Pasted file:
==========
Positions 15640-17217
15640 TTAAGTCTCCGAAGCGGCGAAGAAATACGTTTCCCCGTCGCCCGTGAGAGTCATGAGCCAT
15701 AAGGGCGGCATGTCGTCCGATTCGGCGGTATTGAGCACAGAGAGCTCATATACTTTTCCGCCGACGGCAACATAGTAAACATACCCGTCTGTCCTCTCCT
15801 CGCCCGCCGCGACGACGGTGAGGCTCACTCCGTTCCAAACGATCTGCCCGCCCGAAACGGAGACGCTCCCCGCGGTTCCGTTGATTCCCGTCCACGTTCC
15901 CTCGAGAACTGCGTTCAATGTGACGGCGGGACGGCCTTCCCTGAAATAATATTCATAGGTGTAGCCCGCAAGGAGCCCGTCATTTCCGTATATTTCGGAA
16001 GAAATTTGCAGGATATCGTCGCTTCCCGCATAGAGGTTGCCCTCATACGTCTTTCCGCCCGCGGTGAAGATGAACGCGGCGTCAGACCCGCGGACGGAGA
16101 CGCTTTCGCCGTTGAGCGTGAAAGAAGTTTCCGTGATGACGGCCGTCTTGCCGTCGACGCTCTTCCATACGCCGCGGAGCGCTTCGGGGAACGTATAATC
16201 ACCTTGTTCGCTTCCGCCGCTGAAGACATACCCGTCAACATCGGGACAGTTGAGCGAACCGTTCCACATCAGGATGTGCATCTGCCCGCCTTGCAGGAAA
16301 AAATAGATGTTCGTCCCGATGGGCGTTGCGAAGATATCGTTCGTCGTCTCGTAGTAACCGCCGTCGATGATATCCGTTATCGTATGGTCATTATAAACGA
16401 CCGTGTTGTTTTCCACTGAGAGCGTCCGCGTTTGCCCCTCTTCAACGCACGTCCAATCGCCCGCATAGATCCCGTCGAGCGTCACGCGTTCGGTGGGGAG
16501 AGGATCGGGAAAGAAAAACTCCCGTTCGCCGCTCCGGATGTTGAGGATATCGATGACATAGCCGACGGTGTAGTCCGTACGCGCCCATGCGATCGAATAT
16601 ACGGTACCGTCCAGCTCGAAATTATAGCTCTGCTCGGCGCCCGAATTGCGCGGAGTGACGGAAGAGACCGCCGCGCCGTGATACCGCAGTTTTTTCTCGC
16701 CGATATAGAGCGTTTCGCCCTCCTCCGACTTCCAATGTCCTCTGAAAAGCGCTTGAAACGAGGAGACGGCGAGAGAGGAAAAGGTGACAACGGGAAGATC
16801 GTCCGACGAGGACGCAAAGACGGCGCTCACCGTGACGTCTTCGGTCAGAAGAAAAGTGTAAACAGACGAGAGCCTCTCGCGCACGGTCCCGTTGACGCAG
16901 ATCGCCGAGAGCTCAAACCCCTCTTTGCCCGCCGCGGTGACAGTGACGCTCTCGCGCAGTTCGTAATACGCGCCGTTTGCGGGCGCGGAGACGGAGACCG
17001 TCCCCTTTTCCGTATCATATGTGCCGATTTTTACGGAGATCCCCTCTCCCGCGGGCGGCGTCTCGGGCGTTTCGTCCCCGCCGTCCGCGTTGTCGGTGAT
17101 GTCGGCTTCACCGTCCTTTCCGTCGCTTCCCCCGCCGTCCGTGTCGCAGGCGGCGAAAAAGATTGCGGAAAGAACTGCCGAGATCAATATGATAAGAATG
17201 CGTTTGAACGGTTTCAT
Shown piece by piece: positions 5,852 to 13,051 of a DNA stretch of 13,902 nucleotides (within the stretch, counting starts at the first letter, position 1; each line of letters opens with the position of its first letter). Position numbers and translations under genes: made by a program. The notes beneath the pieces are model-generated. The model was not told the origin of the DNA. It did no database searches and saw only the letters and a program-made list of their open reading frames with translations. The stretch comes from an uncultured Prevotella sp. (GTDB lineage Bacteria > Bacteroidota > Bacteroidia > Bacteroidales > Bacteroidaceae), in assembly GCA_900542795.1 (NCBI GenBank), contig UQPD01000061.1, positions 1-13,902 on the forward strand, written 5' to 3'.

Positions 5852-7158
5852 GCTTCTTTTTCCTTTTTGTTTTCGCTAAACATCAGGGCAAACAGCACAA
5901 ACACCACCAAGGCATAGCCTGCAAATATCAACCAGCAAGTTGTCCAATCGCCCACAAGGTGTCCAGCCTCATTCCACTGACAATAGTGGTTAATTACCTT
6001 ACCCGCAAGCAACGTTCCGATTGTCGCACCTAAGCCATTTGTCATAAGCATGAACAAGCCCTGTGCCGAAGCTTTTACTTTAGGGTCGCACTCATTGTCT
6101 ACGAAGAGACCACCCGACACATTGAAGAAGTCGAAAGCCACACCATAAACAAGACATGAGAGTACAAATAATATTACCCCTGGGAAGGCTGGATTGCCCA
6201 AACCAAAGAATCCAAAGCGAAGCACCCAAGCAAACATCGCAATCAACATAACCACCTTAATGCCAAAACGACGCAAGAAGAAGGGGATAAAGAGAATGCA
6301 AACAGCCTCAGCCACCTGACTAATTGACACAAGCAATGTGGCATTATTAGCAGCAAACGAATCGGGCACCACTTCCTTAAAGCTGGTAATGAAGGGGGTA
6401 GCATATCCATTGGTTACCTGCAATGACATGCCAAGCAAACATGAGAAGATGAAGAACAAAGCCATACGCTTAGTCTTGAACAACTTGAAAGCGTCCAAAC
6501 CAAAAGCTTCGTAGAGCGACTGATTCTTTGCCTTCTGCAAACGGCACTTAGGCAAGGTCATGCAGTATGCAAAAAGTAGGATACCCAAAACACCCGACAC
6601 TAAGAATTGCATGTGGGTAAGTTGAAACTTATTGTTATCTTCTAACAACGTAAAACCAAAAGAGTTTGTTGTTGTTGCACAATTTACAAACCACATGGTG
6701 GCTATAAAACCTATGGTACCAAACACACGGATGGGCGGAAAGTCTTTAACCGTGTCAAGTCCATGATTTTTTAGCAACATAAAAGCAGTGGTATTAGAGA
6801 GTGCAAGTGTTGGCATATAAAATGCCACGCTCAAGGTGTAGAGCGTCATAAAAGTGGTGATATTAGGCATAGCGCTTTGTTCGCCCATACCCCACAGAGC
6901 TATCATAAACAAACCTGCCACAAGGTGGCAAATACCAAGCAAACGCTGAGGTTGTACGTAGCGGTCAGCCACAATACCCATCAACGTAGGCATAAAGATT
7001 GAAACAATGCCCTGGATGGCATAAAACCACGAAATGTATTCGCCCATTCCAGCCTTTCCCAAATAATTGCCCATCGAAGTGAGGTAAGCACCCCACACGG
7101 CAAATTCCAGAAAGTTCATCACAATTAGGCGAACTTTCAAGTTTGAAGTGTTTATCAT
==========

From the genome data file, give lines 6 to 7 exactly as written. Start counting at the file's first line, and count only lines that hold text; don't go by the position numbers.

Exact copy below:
16001 GAAATTTGCAGGATATCGTCGCTTCCCGCATAGAGGTTGCCCTCATACGTCTTTCCGCCCGCGGTGAAGATGAACGCGGCGTCAGACCCGCGGACGGAGA
16101 CGCTTTCGCCGTTGAGCGTGAAAGAAGTTTCCGTGATGACGGCCGTCTTGCCGTCGACGCTCTTCCATACGCCGCGGAGCGCTTCGGGGAACGTATAATC